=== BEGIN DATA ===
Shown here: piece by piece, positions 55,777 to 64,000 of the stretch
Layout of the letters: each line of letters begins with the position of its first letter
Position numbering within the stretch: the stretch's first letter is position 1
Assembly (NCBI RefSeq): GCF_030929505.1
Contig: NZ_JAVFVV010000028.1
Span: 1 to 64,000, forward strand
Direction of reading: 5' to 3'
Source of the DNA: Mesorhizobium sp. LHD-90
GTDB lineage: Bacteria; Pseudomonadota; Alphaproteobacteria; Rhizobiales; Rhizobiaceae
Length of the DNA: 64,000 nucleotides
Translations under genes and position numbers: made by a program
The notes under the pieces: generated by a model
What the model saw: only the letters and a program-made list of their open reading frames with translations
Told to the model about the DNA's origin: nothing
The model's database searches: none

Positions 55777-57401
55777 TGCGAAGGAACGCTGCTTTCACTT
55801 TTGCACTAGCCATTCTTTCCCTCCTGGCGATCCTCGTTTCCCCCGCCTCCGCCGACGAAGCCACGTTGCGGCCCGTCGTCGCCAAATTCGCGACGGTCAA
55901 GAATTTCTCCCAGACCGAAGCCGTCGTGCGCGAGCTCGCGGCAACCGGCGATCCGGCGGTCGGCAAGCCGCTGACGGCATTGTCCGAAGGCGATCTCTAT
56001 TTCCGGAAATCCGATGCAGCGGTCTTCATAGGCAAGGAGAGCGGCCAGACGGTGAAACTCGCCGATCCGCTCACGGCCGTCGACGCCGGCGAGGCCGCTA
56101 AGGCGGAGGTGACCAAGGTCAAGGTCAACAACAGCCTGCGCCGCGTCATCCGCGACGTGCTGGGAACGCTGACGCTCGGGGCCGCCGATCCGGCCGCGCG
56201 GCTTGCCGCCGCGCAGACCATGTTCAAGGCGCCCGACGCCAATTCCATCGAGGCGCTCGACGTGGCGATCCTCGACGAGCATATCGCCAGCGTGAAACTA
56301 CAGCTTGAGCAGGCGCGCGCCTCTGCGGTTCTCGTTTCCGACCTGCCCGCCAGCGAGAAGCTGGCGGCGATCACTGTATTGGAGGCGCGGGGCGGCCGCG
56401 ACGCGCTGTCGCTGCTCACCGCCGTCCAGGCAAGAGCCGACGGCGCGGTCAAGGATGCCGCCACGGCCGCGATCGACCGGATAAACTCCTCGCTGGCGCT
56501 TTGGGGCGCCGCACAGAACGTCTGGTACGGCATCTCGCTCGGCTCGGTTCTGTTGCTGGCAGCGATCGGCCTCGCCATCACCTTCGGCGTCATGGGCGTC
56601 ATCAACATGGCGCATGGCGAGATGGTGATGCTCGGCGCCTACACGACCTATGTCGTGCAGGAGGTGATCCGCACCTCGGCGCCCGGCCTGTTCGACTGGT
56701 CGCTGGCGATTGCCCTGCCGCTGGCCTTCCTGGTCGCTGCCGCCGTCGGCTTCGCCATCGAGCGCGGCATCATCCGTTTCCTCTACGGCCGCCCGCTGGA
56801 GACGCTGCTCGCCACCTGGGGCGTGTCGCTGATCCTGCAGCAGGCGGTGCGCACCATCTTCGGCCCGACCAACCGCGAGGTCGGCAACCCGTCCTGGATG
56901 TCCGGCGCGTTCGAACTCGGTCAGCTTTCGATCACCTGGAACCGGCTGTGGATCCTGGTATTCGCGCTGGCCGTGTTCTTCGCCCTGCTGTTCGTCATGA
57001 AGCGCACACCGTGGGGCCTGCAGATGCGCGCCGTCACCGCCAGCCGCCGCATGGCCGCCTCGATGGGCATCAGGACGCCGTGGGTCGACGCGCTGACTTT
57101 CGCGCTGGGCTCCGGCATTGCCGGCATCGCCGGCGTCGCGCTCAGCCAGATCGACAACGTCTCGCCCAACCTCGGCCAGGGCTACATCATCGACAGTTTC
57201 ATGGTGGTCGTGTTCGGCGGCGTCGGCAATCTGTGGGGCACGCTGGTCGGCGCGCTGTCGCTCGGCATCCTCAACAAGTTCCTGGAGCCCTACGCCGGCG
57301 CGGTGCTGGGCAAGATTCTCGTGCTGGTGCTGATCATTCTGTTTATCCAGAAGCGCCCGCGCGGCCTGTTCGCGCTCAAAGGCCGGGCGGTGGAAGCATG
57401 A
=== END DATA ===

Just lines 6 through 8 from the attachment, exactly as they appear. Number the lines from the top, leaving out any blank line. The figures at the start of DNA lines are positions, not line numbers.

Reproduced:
Span: 1 to 64,000, forward strand
Direction of reading: 5' to 3'
Source of the DNA: Mesorhizobium sp. LHD-90